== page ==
Governor Edwards, university leaders discuss anti-hazing initiatives

BATON ROUGE, La. (WVLA / WGMB) - Gov. John Bel Edwards touts the anti-hazing policies across Louisiana’s university systems, but admits challenges in getting some college fraternities to follow the rules.

The governor on Thursday welcomed the state’s higher education commissioner and the presidents of Louisiana State University, the University of Louisiana, Southern University and the Community and Technical College to his executive mansion. Last month, each public system sent Edwards reviews of their anti-hazing policies.

"Hazing is not some innocent activity. It’s not a rite of passage, it’s actually illegal,” Edwards said. "We have an obligation to reassure parents from across the country and obviously right here in Louisiana, and the students themselves, that those students can come to Louisiana and get their higher education in a safe environment.”

The state’s emphasis on campus safety follows the death of 18-year-old Maxwell Gruver. The freshman, who sought to join LSU’s Phi Delta Theta fraternity chapter, died in September with a blood-alcohol level more than six times the legal limit for driving, after a night of drinking.

"One of the saddest things in the world is to have a child go to college, to enter into a phase of his or her life that should be exciting, then that individual never transitions into adulthood, because a life was cut short by hazing,” the governor said.

Ten people have been arrested in connected with Gruver’s death, with the LSU’s Phi Delta Theta branch now shuttered. In the weeks after the incident, school officials banned parties and tailgating. Such activities are now permitted again, but with renewed scrutiny. Since mid-September, three other Greek organizations at LSU have been suspended, including two just this week.

"This isn't about eradicating our Greeks, because they do way too many good things that rarely gets published. That's the majority of what our Greeks, our fraternities and sororities do,” said Alexander. “But this is about making them stronger and safer.”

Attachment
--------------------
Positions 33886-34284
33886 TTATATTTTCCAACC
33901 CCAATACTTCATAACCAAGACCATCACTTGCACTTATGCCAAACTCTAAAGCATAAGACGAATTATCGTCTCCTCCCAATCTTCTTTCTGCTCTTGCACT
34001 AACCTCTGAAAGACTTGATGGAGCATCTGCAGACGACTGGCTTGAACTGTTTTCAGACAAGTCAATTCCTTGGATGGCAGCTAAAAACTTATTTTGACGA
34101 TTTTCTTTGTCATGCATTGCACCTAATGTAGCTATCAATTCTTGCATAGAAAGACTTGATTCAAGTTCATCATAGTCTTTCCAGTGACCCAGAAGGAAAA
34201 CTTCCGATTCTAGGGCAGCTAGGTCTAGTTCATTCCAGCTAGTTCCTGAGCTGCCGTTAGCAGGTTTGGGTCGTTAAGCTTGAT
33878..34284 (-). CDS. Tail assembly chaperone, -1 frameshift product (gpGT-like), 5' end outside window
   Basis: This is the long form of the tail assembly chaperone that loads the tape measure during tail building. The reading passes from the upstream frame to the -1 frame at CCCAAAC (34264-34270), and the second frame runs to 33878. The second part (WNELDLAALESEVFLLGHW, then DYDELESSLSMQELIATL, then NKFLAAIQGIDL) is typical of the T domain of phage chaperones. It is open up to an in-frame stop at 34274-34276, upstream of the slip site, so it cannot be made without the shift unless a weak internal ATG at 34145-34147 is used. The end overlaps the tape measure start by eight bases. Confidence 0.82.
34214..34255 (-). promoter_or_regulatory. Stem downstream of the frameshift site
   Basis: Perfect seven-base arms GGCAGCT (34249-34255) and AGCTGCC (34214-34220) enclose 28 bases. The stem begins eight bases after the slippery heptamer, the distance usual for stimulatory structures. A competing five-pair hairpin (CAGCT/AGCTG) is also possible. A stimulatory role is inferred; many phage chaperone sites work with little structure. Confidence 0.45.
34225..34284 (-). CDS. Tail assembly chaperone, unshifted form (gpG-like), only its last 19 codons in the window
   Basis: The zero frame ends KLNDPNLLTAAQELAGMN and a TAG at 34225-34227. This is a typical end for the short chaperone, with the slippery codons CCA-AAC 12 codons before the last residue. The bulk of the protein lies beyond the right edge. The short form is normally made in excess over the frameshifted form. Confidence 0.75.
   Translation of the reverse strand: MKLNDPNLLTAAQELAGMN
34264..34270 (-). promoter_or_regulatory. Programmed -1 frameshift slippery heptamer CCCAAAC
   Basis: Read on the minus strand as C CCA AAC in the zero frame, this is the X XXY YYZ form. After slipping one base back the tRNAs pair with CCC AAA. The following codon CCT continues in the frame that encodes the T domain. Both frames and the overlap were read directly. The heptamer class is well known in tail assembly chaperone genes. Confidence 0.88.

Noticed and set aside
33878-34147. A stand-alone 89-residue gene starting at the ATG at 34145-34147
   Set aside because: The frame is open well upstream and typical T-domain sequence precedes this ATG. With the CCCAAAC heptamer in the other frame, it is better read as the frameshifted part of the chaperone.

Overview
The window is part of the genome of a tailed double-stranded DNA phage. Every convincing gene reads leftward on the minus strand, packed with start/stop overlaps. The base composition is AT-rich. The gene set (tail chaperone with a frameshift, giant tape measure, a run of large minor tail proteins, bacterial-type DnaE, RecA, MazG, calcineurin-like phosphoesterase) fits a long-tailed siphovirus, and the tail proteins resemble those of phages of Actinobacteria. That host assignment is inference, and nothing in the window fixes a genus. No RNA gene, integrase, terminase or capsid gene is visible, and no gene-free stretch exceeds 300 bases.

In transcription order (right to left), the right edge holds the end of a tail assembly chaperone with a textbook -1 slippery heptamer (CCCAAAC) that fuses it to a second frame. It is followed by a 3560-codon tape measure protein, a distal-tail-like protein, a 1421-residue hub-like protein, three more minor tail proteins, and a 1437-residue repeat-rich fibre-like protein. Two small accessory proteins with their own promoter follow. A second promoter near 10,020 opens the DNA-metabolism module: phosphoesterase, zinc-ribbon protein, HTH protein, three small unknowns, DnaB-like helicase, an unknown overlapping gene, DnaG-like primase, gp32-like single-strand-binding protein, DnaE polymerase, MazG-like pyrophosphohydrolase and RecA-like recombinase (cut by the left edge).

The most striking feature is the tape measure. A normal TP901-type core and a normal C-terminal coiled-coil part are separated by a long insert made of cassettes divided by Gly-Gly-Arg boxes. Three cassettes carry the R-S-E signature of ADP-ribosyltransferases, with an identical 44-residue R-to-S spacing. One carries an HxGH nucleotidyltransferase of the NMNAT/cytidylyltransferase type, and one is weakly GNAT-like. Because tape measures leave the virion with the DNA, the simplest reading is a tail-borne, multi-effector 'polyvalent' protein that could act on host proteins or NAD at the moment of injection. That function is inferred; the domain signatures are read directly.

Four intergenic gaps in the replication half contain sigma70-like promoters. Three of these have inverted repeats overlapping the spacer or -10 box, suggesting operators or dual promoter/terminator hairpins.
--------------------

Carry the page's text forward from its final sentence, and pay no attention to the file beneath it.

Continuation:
Fraternities at the University of Louisiana at Lafayette have also faced recent controversy. Michael Gallagher Jr. is suing the school’s Kappa Sigma chapter, claiming members kept him awake for three days last November, before he fell asleep while driving a car that struck and killed 23-year-old student Rustam Nizamutdinov.

Gallagher claims university officials knew or should have known about the fraternity’s pattern of hazing. Nizamutdinov’s mother sued the chapter in September.

"We have added system resources to ensure that students have avenues to report anonymously issues, especially around hazing, and that our universities will respond swiftly, comprehensively and severely when they arise,” said UL President Jim Henderson.

Since mid-September, UL has suspended four fraternities.

Edwards added that battles over hazing may recur, as students come and go. He urged students, faculty advisors, alumni and parents to instill responsibility regarding drugs and alcohol.

"This is about policies, but this is also about having an awareness of those policies that leads to a culture change,” said Edwards.

A task force on Greek life at LSU is set to release its anti-hazing policy recommendations by January 30.

 

Information from the Associated Press was used in this report.


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